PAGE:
According to West Linn Assistant City Manager Kirsten Wyatt, “we generally say that you cannot build a pool within a water resource area.”

However, Wyatt clarified that the Bundys’ site is not in but rather near an area designated as wetlands. That being said, she contends that the Bundys “took the fill from the pool and dumped it into the wetland.”

“Generally, citizens need a ‘water resource area permit’ if building [near] a wetland or setback area,” Wyatt said. “They applied, after the pool was installed, for the permits; they did go through a series of steps related to permitting and process.”

In the end, she tells KOIN, “the pool did not meet the kind of criteria required for a pool to be in that area.”


23 posted on 10/03/2012 7:56:41 AM PDT by hiho hiho
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To: hiho hiho

24 posted on 10/03/2012 7:57:39 AM PDT by Wally_Kalbacken
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To: Theoria

Over half of the state of Louisiana is classified as ‘wetlands’ severely restricting its use. I would imagine that most of the Portland, OR area is also classified as a ‘wetlands’. It’s hard to find a piece of property to build on when all of the property is restricted, thus making everyone a potential lawbreaker just for using his land. When everybody is a lawbreaker then the state can pick and choose which Romney supporter to prosecute.


25 posted on 10/03/2012 8:02:44 AM PDT by sportutegrl
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To: hiho hiho

I suppose it’s unreasonable for the city to be asked to demonstrate actual damaged actually caused by this pool and patio.


26 posted on 10/03/2012 8:19:01 AM PDT by muir_redwoods (Hopey changey Low emission unicorns and a crap sandwich)
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To: Wally_Kalbacken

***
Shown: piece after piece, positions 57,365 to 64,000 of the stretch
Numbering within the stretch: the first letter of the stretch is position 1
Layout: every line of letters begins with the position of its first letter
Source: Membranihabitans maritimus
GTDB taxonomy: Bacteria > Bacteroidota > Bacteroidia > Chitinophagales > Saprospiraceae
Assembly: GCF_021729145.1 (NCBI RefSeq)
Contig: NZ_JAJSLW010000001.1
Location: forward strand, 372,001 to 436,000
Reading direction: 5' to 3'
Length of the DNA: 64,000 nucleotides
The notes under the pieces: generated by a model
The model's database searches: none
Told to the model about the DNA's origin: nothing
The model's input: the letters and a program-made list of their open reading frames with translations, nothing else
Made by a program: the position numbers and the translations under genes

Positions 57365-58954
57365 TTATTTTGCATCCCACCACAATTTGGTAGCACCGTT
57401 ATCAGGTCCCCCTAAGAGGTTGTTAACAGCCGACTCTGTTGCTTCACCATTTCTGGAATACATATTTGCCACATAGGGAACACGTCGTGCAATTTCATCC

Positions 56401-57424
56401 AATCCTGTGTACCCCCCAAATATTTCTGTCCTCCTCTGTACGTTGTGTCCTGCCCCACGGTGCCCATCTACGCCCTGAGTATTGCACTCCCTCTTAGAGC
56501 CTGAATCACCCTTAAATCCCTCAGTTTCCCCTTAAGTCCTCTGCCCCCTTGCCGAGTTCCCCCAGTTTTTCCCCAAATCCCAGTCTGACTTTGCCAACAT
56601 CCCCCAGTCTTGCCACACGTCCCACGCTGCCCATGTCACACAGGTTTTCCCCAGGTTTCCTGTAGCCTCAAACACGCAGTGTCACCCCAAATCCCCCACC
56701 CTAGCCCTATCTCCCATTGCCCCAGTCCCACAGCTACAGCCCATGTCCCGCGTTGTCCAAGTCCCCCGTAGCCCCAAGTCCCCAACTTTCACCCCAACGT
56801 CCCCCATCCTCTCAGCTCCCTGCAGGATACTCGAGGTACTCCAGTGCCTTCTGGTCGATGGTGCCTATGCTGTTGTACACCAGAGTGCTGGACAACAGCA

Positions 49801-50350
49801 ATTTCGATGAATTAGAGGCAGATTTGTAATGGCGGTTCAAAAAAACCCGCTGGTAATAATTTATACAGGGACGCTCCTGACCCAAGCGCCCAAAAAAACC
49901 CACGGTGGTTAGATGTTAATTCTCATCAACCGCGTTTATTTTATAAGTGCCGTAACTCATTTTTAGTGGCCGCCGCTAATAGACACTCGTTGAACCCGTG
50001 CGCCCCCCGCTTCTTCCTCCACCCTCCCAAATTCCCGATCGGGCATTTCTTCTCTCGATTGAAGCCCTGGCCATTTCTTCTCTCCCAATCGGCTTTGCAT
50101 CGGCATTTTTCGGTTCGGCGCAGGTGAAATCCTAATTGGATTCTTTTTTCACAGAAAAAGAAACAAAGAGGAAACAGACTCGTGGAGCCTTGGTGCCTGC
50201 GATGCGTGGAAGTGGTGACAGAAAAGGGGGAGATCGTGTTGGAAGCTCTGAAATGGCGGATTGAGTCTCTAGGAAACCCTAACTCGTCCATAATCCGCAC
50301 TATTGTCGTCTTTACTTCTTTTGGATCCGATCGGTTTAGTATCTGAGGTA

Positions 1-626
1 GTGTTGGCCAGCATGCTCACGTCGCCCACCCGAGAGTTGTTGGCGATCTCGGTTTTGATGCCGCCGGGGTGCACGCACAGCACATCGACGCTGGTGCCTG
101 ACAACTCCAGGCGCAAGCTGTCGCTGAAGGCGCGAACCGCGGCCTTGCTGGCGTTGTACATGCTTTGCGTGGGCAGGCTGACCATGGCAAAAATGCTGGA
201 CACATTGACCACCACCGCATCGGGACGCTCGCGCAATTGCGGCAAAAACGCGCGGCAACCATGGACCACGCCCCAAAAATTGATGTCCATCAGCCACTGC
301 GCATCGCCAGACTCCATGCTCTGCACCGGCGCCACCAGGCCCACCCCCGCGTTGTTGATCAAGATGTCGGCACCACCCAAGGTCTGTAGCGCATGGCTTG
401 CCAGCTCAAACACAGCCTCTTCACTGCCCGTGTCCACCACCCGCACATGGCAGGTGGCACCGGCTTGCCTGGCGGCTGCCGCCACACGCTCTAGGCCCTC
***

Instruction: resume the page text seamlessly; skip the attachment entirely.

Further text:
27 posted on 10/03/2012 8:34:06 AM PDT by lewislynn ( What does the global warming movement and the Fairtax movement have in commom? Misinformation)
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To: Red Badger

Then the king needs deposed.

Private property rights are inviolable under natural law.

To Hades with local statutes and environmentalism.


28 posted on 10/03/2012 8:40:03 AM PDT by Emperor Palpatine ("On the ascent of Olympus, what's a botched bar or two?" -Artur Schnabel)
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To: Wurlitzer

The EPA needs to go.

Thank you, you lying paranoid gold standard-killing RINO crook, Richard Nixon.

And the same to Ford for pardoning that SOB. Nixon should have spent the rest of his life in prison.


29 posted on 10/03/2012 8:40:11 AM PDT by Emperor Palpatine ("On the ascent of Olympus, what's a botched bar or two?" -Artur Schnabel)
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To: JesusIsLord

Local governments can go pound salt. What’s mine is mine to do with as I see fit.

Get rid of property taxes, too. Let the schools close. Free education isn’t a right, anyway


30 posted on 10/03/2012 8:40:16 AM PDT by Emperor Palpatine ("On the ascent of Olympus, what's a botched bar or two?" -Artur Schnabel)
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To: Labyrinthos

You’re a part of the problem, then.

Remove all restrictions on private land use.


31 posted on 10/03/2012 8:40:32 AM PDT by Emperor Palpatine ("On the ascent of Olympus, what's a botched bar or two?" -Artur Schnabel)
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To: Labyrinthos
Yes, how foolish to think if they bought property they could improve it to suit their needs. They simply bought the right to pay the taxes.

BTW, I didn't see any mention of the harm to the “wet land” or the public interest mentioned. Just “da rooz”.